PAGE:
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Chevette to Corvette No. 27: The 1972-73 Detroit Pistons

Facts

  • Actual record: 40-42
  • Pythagorean record: 42-40
  • Points scored per game: 110.3 (6th of 17)
  • Points allowed per game: 110.0 (10th of 17)
  • Arena: Cobo Arena
  • Head coach: Earl Lloyd (2-5), Ray Scott (38-37)

Leaders

  • Points per game: Bob Lanier (23.8)
  • Rebounds per game: Bob Lanier (14.9)
  • Assists per game: Dave Bing (7.8)

Top player

Bob Lanier

In his first two seasons, Bob Lanier made the All-Rookie Team and then the All-Star team. His scoring went down just a bit from his second year to his third year in 1972-73, but that’s also when Lanier felt his game began to reach new heights. NBA.com:

With Lanier dominating the middle, the Pistons finally began to click in 1972-73. “It wasn’t until I was into my third year that I started playing the kind of basketball I felt I was capable of playing and had the kind of mobility I wanted,” he said in the Detroit Free Press.

Lanier would continue to be one of the game’s great centers, but his 14.9 rebounds per game in 1972-73 would be the best mark of his career in that category.

Key transaction

Traded Jimmy Walker to Houston for Stu Lantz

As tempted as I am to pick the team’s brief signing of Flint legend Justus Thigpen here, Mr. Thigpen just didn’t have much of a NBA impact. Instead, we’ll go with a trade that shook up a young group that at one time looked like it would finally turn the Pistons into a contender. Walker proved to be a capable scorer and made a couple All-Star games during his Detroit career, but after following up a 45-win season in 1970-71 with a 1971-72 season that saw the team fail to live up to expectations, Walker was one of the players who was shipped out. The Star News:

Pistons coach Early Lloyd grew disenchanted with Walker’s erratic performance last season and talked openly about wanting to trade the 6-foot-3 guard.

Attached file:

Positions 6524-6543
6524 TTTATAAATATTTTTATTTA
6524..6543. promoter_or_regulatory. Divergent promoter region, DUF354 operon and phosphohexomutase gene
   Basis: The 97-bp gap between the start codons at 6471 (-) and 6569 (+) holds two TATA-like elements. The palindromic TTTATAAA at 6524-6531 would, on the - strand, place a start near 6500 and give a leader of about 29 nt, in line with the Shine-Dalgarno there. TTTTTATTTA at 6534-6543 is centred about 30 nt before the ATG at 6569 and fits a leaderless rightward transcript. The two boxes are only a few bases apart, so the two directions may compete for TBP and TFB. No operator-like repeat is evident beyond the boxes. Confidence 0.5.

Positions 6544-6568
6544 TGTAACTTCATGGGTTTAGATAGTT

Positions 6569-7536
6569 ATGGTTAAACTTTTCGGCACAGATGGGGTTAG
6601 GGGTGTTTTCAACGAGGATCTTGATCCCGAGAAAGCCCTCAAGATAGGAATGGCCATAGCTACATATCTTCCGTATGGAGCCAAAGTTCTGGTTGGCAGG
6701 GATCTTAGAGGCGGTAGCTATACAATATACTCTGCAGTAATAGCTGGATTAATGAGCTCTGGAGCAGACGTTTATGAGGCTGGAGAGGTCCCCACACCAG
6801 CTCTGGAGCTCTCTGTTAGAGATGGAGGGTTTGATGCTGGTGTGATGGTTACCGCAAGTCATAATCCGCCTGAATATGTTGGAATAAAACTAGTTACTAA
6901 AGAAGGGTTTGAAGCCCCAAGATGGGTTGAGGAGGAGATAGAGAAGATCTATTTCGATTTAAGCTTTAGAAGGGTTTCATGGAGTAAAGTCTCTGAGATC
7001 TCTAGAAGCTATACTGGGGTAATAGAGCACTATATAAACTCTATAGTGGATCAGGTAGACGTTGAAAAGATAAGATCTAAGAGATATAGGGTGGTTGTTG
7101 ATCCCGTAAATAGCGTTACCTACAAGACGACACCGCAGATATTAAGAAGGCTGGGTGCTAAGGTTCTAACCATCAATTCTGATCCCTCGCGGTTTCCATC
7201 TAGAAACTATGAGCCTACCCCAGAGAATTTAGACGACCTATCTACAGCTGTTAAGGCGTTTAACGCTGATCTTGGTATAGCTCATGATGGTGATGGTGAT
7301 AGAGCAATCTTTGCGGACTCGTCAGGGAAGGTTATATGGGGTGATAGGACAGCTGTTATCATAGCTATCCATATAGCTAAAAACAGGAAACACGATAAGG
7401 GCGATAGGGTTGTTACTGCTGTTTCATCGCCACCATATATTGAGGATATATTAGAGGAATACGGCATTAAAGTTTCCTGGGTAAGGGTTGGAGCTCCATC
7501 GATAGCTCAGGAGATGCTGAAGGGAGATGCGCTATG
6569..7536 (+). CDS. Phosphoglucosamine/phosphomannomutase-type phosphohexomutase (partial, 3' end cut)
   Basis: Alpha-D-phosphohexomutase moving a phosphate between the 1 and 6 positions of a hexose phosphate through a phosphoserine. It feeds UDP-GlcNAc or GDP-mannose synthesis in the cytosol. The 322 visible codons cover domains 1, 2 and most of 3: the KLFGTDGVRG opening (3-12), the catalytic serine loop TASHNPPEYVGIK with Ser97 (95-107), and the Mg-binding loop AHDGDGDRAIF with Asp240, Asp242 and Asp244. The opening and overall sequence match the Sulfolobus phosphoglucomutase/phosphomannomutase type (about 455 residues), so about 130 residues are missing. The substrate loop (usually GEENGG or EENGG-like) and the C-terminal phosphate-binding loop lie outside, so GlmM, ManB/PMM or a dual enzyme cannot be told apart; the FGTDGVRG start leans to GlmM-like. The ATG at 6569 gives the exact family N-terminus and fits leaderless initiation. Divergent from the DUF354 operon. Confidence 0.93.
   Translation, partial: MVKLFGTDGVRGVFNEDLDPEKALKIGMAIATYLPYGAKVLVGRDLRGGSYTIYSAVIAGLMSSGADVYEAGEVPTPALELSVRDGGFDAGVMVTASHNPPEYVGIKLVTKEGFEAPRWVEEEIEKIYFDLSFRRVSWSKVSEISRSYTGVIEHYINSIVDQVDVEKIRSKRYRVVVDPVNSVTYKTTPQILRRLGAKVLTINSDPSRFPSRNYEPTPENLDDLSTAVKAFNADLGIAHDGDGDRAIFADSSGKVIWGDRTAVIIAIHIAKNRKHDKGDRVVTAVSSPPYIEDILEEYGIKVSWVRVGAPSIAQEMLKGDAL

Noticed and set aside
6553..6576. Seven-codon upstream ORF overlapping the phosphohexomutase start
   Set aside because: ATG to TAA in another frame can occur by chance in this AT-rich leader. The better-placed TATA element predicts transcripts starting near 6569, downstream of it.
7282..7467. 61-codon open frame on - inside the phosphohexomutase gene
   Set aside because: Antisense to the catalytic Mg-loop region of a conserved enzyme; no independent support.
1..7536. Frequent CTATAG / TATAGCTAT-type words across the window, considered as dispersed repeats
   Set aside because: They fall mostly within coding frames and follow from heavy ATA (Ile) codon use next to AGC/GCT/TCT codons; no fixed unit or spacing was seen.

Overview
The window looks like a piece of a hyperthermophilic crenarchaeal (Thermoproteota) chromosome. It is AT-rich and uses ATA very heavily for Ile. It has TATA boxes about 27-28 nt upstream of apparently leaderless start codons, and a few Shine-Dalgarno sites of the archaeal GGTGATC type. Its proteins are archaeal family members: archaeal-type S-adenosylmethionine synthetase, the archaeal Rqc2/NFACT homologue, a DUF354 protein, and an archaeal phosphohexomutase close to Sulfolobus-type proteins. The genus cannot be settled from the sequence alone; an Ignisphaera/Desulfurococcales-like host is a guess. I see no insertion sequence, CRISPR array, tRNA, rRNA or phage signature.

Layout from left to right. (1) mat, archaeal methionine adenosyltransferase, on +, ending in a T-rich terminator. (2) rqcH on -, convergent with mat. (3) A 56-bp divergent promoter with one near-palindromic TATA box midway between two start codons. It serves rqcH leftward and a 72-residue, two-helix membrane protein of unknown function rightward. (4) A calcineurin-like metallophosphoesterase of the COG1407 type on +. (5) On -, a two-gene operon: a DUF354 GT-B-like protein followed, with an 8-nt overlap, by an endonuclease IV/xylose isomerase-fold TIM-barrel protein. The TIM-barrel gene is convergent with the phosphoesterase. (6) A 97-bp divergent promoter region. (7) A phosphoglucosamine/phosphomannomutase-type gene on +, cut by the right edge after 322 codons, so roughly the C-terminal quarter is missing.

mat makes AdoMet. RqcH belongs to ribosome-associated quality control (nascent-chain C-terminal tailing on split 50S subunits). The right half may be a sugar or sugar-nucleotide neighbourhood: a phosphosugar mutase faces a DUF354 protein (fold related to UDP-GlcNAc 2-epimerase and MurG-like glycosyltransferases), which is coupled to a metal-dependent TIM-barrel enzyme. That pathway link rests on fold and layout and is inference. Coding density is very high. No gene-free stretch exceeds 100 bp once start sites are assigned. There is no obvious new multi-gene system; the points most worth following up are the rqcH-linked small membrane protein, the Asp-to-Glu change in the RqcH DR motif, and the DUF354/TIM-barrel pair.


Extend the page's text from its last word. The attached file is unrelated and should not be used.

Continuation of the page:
Of course, Lloyd himself wouldn’t survive the season either. He lasted only seven games before being replaced by Ray Scott.

Trend watch

That elusive .500 mark

The Pistons had finished above .500 just once in the past 16 seasons heading into the 1972-73 season. The came close to breaking even after Scott took over as coach, but would have to wait one more season before they finally got above .500 for the second time in that stretch.

Why this season ranks No. 27

Lanier had established himself as a dominate force, Dave Bing was still a reliable player and, according to Lanier, it appeared the team finally had a coach the players believed in after Scott took 0ver:

He credited part of the Pistons’ steady improvement to new coach Ray Scott. “He took over and we started playing collectively as a unit,” Lanier said in the Free Press. “We had a good feeling, and we related well with one another.”

The Pistons were never the most harmonious bunch during the 1960s and 1970s, so any coach that could help maintain any amount of positive feelings in the locker room had to be viewed as an asset. The team went 38-37 under Scott and would take a big step forward the following season.

Previously

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